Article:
Best Milk Alternatives for Coffee
Milk is great, but there are a growing number of people who are lactose intolerant, or who are choosing to follow a dairy-free or vegan lifestyle. Some of us just want some variety and to try something new. Whatever the reason, there are some great milk alternatives for coffee out there. But which is the best?
We'll be honest up front: by the end of this article we'll say that it's a matter of taste and it's up to you. But, that doesn't mean we can't give you a few hints about where to start your search or why you might choose one over the other.
The cheapest and easiest milk alternative that we can all get our hands on is ... no milk! We know this isn't to everyone's tastes. Just be sure that you are not basing any dislike you may have on those memories of black instant coffee (probably an inferior Robusta Bean - read about Arabica vs Robusta) or old, off-the-shelf beans. Freshly roasted beans are just in another league, so if you haven't tried them black, don't be so quick to dismiss them.
But, that is a cop-out answer. You want to know how to replace the old cow-juice.
Porridge oats are soaked in water, then blended and strained to create a creamy, dairy-free milk alternative. It's that creaminess that really makes oat milk great for coffee: the higher fat content (when compared to other alternatives) helps when steaming the milk into a foam. There are even barista versions of oat milk available for an even more satisfying froth worthy of your latte art.
Oat milk has a distinctive oaty-taste (big surprise), but it can be less obtrusive than the flavour of some nut-based milks and has a pleasant sweetness.
There are studies that support the idea that the humble oat should be right up there among the pricier, health-boosting seeds and grains like quinoa and chia. Including studies that suggest eating oats can reduce risks of heart disease.
Packed with vitamins and minerals, oats are a really great choice as a milk alternative.
It's also possible to make your own oat milk if you're feeling adventurous.
This milk alternative is extremely popular. Adding a nutty flavour to your coffee, almond milk is a personal choice - but, then again, aren't all of these. Get informed with our Best Coffee Tasting Guide to really unlock your coffee.
Being low in calories, fiber and protein (and the milk typically being only 2% almond) this milk alternative isn't the best for frothing and foaming. The health benefits too may be negligible but, it sure does taste good and is one of the best milk alternatives - given how popular a choice it is around the world.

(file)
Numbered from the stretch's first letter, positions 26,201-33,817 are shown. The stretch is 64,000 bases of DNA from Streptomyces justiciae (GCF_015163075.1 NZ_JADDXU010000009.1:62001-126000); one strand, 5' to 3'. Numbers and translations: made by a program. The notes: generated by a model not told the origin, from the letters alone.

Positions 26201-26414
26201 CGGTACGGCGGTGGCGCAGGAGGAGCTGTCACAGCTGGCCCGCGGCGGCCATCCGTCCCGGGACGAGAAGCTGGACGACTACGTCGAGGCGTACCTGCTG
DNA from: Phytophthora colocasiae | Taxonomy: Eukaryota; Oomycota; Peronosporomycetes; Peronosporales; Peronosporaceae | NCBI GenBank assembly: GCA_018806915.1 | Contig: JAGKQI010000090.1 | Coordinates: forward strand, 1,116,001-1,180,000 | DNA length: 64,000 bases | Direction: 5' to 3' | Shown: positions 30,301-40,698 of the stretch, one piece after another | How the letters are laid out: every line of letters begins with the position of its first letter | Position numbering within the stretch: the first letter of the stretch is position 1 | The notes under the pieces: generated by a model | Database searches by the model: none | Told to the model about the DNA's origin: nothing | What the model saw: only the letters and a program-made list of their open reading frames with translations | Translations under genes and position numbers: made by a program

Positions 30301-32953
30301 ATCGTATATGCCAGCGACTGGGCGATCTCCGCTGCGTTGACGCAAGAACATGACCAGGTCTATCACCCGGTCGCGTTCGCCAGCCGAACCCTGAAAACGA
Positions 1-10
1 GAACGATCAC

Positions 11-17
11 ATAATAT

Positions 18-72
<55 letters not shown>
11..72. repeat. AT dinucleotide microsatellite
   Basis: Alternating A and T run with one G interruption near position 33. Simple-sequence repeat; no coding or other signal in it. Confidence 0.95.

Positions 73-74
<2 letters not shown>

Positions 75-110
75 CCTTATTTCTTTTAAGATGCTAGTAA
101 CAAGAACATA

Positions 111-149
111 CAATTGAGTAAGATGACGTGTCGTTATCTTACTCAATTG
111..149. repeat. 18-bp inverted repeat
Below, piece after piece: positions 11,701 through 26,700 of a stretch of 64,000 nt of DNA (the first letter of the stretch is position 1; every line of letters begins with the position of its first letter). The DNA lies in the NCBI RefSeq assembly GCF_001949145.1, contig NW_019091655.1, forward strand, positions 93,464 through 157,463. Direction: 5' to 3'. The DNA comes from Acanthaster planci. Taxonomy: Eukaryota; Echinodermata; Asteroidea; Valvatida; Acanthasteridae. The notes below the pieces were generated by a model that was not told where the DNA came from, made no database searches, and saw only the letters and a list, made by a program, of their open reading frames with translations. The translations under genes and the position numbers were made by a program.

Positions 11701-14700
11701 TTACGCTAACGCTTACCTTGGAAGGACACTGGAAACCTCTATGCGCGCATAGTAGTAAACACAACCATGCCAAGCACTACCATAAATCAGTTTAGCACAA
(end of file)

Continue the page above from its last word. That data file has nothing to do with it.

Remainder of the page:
Soy has one of the strongest flavours of the milks in our list. Despite that, it is also extremely popular. It is high in protein, low in sugars and fats and is often fortified by many brands with additional vitamins - making it quite a healthy option.
The strong flavour can easily be masked by a strong espresso, but you might want to be cautious when adding it to a more fruity and lighter brew as it could easily overpower the taste.
Another thing to be aware of is soy milk's tendency to want to split when added to hot or acidic drinks. Many plant-based milk alternatives can be affected by this, so allowing your drink to cool a little before adding the milk can reduce this risk.
SPECIAL - MYLK
How about a plant-based milk specifically designed for coffee? Not only designed for coffee, but designed with input from James Hoffmann (coffee expert and Barista Champion). In their words, "It's the only plant-based alternative that tastes and works like dairy milk..."
Built on a base of oat milk and coconut cream, Mylk is supposed to be great for latte art. We've not tasted it ourselves and not much else is known about it, but we would expect similar nutritional benefits to those of oat milk.
The main selling point seems to be that it can be handled, frothed, foamed and poured in much the same way as traditional dairy - making it a great choice for those of us who value some awesome latte art.
Which Milk Alternative?
We said at the start that we would conclude with the old 'depends on your taste' cop-out of many top lists on the internet. But, here is a tip: rather than picking one and stocking your fridge to bursting with your new coffee passion project, take a trip to your local coffee shop and try them. Try your favourite coffee, freshly roasted of course, with the milk alternative. Next time, try a different one. Sample them and find out what each of them tastes like. It could be the best at making a great foam, but if it doesn't taste right then what's the point. Then you'll know which is the best milk alternative for coffee.